We need to be open for that to happen, however. If we’re stuck in a routine it won’t. For example, every coffee shop or restaurant has music. Like…we shouldn’t call it noise, because it’s more like a faked silence. For us, silence isn’t total silence, it’s like those bells we’re hearing now. Our words are in the foreground, and silence, for me, is the further dimension. If we hear a loud car, we can still understand each other, even without hearing every part of every word. We know how to use language, even if the silence is so noisy that it submerges us.

In an interview with the Brooklyn Rail, you said that you find music to be an erotic experience. It can make people uncomfortable, because it touches them in an erotic way.

This is very important for me. I want music to touch me. I like that. That reminds me of a curious experience: I wrote a piece for Riccardo Muti called “Morte di Borromini.” He performed it in La Scala, and at that time there was a row in the back of the hall for wheelchair users. And when he started the piece, I heard a kind of a high cry. Later, I realized that an autistic person had made the sound. Unfortunately, the usher took him out of the concert hall.

Years later, I got in touch with someone who did music therapy for people with autism. At one point, someone asked me to play some of my music to the music therapy session. So I played something, and there was a person who told me, “I like your music because it touches me everywhere.” That was very surprising.

When you call music erotic, is it sexual? Or is about being touched, more simply?

You know, when a sound is forte, you have a physiological reaction. You’re alarmed; you breath more quickly. The sound makes the idea come to you. When the music is pianissimo, it’s far from you. My music is pianissimo, but sometimes there are moments where it’s like the music is coming to you.

It’s not really a question of sexual or not. We want to divide, but it’s better not to divide [laughs]. When it comes to simple things, it’s hard to make precise definitions. We’re talking about music’s deep ability to communicate, not something rational. If we try to be rational about it, we destroy our ability to understand.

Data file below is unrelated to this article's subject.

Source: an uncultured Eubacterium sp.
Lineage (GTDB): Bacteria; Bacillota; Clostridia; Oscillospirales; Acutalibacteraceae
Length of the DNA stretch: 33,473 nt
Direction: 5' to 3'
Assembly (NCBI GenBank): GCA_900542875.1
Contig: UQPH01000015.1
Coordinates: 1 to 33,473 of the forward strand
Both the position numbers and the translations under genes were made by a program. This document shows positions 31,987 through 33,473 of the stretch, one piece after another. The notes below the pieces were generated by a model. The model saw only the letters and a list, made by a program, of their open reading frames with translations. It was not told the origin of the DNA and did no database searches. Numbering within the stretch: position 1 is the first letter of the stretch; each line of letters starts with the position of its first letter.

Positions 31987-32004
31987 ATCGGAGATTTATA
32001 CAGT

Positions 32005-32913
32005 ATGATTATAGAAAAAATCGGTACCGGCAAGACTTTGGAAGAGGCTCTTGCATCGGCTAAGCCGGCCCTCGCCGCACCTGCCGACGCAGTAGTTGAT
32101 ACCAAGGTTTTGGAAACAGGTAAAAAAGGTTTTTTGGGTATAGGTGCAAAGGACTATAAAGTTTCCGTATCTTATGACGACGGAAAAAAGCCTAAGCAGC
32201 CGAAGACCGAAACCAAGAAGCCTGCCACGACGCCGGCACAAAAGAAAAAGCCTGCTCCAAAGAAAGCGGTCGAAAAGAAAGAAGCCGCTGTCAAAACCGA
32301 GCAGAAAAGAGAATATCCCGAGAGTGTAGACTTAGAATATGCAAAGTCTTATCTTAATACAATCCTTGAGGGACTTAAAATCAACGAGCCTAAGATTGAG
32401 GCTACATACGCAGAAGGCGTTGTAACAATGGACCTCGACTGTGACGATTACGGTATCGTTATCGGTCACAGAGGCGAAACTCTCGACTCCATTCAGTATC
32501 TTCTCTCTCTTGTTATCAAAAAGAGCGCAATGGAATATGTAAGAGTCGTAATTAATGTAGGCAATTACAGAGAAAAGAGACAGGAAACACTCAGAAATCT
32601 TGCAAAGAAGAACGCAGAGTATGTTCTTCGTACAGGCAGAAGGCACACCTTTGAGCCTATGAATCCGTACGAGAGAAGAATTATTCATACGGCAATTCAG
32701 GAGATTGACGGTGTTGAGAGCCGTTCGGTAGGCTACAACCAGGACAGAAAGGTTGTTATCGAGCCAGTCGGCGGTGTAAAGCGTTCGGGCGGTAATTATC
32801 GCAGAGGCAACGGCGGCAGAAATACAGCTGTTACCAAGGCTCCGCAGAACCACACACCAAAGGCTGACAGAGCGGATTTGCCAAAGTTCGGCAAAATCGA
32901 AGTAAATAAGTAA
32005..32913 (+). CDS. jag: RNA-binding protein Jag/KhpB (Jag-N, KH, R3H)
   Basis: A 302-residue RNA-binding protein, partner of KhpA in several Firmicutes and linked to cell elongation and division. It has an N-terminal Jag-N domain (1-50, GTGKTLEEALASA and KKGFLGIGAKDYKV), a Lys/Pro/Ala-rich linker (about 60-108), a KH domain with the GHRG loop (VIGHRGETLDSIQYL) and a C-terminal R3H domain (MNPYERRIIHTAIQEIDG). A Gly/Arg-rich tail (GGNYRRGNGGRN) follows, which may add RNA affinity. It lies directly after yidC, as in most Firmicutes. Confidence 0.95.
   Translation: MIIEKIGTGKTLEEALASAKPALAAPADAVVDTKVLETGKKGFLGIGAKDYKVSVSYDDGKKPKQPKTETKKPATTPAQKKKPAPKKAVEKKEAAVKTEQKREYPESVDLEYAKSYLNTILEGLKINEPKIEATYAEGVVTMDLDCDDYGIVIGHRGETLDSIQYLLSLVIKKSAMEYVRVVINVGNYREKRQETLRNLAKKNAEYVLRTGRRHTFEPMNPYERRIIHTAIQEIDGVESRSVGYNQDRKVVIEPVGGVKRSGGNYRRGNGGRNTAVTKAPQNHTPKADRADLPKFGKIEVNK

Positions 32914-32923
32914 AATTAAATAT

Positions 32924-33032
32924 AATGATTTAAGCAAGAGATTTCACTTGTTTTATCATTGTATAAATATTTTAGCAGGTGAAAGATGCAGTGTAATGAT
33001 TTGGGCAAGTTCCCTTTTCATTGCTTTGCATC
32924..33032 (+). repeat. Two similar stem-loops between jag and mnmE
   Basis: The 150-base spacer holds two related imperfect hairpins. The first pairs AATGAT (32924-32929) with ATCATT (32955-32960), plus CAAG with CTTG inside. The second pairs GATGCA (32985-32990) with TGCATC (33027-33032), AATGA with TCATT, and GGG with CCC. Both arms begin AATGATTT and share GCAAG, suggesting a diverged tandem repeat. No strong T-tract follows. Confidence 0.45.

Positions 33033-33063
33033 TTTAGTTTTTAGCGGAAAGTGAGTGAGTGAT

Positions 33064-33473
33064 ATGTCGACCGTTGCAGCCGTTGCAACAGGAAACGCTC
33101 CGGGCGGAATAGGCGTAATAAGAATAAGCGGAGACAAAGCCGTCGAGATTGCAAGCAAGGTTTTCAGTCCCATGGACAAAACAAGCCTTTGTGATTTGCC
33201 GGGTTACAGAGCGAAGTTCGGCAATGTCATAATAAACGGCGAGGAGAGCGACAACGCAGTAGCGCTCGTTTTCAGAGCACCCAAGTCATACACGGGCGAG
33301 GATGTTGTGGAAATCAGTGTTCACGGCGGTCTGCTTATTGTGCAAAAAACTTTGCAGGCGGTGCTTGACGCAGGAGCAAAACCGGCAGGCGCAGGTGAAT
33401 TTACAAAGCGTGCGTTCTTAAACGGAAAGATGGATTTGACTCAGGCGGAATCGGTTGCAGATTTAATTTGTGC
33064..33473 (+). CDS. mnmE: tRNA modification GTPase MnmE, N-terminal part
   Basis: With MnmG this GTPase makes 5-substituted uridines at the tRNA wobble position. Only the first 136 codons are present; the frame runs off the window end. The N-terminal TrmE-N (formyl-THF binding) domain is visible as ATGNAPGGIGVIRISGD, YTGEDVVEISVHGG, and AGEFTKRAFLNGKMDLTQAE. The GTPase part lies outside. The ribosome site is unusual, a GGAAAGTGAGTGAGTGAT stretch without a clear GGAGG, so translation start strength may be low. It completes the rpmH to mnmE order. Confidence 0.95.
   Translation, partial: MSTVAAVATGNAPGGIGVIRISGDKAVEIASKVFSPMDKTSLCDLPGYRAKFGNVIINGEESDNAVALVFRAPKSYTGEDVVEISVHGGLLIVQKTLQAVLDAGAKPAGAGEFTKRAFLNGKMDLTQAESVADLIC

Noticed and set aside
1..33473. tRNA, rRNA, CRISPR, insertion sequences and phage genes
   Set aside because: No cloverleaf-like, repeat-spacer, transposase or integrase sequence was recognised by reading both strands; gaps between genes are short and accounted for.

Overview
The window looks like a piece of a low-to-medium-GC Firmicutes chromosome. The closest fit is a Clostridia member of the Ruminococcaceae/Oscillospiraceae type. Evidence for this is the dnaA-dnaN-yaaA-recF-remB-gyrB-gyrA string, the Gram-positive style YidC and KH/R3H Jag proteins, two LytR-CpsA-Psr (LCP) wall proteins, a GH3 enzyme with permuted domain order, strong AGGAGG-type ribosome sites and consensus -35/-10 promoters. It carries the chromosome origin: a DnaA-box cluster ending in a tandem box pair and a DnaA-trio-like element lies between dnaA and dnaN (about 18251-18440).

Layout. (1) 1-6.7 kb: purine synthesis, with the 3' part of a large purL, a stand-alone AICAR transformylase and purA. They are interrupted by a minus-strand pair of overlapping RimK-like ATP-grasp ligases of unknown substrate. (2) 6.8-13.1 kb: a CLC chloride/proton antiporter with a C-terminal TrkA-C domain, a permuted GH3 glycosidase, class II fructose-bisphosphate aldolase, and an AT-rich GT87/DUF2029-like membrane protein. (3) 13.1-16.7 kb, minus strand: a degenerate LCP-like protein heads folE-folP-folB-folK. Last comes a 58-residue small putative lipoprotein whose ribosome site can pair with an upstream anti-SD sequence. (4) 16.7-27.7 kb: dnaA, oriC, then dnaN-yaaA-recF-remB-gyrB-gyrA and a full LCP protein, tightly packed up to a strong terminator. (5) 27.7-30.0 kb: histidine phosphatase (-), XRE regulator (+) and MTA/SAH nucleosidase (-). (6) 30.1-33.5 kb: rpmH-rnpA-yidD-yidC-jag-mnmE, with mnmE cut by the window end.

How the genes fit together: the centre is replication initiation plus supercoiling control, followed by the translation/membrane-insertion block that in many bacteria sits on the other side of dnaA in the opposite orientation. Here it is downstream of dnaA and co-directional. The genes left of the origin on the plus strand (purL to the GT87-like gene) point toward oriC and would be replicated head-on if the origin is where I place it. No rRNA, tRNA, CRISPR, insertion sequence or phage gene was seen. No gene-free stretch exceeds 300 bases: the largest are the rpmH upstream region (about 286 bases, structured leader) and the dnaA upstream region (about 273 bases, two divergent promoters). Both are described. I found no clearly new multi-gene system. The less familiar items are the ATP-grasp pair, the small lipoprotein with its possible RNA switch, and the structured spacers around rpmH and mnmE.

When I was working on my opera “Lohengrin,” I wrote the part of Elsa first, which depicts her descent into mental illness. I was visiting some friends in the country, and I played them her part, and their dog reacted as if it had seen another dog somewhere in the distance—barking at the speaker. The timbre was quite different, so it must have been the rhythm that provoked the response. It was an interesting psychological experience.

Photo Luca Carrà © RaiTrade 
Photo Luca Carrà © RaiTrade 

The music of Gérard Grisey deals with similar questions of perception. Did you know him?

Yes, we were very good friends. We met through our publisher Ricordi, in the ‘80s. At one point I found a summer house for him and his girlfriend, not far from the small town where I live. He stayed in Italy for three years, and had the keys to my house: he wanted to use a piano sometimes, for his most complex chords. He composed “Le temps et l’ecume,” “Le Noir de l’Étoile,” and he started “L’icône paradoxale” while he was there.

Then he and his girlfriend broke up and he met his wife, but he wasn’t able to return to the summer house, because it was connected to his ex in his mind. It had been a very intense relationship. They both had sons but weren’t married, and then Gérard married a second time.

Your operas tend to be around an hour, but I think I could listen to them for five. Could they be longer?

No, I don’t think so. Well, I don’t measure with the time of clocks. I measure in relation to the contrast of different dimensions. In my new opera, “Ti vendo, ti sento, mi perdo,” I don’t distinguish so much between new music and old music, but they are different dimensions. I think relatively: I do cut things, but not in terms of absolute time.

Did you hear? There’s some wind coming through the window. [Whispers] I think it could be coming through the door. You know, it’s very important that we hear the leaves touching each other: that’s the wind, for us. Right now, you have a very high leaf sound, and the general noise of the city.

Do you listen like this often, when you’re at home?

I live in a quiet place. But you can still hear human noises, which is very enjoyable. We soak up everything around us. ¶

Jeffrey Arlo Brown

... has been an editor at VAN since 2015. His work has also appeared in Slate, The Baffler, The Outline, The Calvert Journal, and Electric Lit. He lives in Berlin.